Serum suppression of lymphocyte activation in vitro in acquired immunodeficiency disease Academic Article uri icon

Overview

MeSH Major

  • Acquired Immunodeficiency Syndrome
  • Lymphocyte Activation
  • Lymphokines

abstract

  • Sera from nine men and one woman having the recently described acquired immunodeficiency disease syndrome (AID) were studied for effects on healthy control lymphocyte activation in vitro by two T-lymphocyte activators, phytohemagglutinin (PHA) and allogeneic lymphocytes in the mixed lymphocyte culture (MLC) reaction. Selection sera were also tested for blocking of endogenous natural killer (NK) activity the K562 tumor target. The results obtained demonstrated that all of the sera tested had a strong capacity to block the normal T-cell response and that this blocking effect could be diluted out. Some of the sera blocked α-interferon (αIFN)-induced NK activity but not endogenous NK activity. All of the patients had abnormal lymphocyte responses to T-cell activators in pooled normal human serum-supplemented cultures. There was no simple correlation between patient lymphocyte deficiency and percentage blocking capacity of patient serum. Sera were absorbed against sheep red blood cells (SRBC) and against allogeneic cells. SRBC absorption was effective in removing serum factors blocking normal lymphocyte responses to PHA and, in some cases, to allogeneic cells, whereas allogeneic absorption did not prevent serum inhibition of the PHA response. Conversely, allogeneic absorption removed serum factors blocking normal responses in MLC at least as well as or better than SRBC absorption. Increasing the number of absorptions increased the efficacy of allogeneic absorption. The positive effect of allogeneic absorptions was observed only when the stimulating allogeneic cell pool in the MLC was the same pool as that used in absorptions. The results suggest that both anti-T lymphocyte- and anti-major histocompatibility complex (MHC)-linked determinants are present in the sera of patients with AID. The implications of these findings are discussed.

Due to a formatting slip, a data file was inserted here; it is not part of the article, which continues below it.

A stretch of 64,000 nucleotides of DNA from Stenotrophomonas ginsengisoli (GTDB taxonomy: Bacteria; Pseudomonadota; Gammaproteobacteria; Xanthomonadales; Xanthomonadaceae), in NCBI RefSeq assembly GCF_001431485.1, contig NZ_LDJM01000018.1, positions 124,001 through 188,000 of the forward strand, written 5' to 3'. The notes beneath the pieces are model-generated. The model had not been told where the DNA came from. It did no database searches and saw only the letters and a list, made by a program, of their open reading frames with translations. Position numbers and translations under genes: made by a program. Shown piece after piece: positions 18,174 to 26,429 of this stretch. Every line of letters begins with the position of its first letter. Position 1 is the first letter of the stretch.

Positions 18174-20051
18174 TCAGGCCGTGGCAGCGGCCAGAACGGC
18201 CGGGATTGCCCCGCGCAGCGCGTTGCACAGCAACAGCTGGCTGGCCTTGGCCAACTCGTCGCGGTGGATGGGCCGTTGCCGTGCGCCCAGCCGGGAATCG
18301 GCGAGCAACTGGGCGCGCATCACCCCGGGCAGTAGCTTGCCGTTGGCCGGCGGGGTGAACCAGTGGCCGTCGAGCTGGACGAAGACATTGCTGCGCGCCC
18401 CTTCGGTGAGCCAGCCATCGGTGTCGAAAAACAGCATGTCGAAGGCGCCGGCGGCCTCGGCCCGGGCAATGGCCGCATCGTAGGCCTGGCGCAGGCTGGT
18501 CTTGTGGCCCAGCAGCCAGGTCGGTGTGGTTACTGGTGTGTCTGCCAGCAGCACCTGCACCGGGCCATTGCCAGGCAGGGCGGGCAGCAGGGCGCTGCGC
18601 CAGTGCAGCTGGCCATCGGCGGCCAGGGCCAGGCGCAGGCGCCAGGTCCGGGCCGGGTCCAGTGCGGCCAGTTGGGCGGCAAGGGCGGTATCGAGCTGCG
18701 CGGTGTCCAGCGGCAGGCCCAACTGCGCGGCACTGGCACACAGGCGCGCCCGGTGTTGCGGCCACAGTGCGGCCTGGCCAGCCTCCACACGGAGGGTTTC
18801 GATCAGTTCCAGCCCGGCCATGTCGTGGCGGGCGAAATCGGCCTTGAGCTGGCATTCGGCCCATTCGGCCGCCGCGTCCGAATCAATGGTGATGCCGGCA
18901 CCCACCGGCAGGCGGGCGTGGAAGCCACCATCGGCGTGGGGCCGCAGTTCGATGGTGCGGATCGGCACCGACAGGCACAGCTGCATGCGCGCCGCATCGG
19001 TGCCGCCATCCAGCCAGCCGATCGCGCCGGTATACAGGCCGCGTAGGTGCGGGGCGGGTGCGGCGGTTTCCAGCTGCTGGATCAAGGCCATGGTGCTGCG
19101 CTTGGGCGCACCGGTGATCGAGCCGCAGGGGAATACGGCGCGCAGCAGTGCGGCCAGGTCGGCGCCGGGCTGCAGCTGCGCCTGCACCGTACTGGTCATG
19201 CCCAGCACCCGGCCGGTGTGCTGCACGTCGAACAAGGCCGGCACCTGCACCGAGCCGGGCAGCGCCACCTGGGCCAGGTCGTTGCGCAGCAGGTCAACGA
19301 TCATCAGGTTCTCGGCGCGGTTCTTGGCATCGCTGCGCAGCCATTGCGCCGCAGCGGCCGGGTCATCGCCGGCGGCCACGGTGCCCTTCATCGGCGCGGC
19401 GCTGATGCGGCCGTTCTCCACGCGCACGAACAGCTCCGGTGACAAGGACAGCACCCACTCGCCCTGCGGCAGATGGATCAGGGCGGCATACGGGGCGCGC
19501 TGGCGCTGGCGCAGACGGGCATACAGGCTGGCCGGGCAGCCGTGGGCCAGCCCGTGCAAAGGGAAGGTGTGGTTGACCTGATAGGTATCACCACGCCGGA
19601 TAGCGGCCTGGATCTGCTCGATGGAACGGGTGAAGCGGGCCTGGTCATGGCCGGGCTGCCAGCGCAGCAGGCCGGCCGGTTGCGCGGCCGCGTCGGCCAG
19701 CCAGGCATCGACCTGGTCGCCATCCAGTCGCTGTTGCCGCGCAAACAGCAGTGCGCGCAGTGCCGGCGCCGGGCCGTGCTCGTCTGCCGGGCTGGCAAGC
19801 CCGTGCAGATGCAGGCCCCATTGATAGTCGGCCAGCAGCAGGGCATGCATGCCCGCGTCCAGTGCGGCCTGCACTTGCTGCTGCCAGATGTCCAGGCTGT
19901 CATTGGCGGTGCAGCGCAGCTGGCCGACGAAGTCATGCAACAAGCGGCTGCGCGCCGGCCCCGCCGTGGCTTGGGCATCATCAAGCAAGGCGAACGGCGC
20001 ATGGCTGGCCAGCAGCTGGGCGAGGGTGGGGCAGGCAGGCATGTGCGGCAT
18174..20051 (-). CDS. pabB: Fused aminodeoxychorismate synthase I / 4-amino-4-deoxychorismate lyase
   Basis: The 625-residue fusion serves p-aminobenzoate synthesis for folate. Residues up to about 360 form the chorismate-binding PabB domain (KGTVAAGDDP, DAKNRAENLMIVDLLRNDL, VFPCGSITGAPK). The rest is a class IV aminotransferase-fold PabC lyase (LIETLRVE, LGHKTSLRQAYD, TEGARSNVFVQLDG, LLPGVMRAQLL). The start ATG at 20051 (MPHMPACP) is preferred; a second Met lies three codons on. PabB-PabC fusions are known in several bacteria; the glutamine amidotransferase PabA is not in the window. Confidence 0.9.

publication date

  • January 1983

Research

keywords

  • Academic Article

Identity

Language

  • eng

PubMed ID

  • 6853684

Additional Document Info

start page

  • 156

end page

  • 65

volume

  • 3

number

  • 2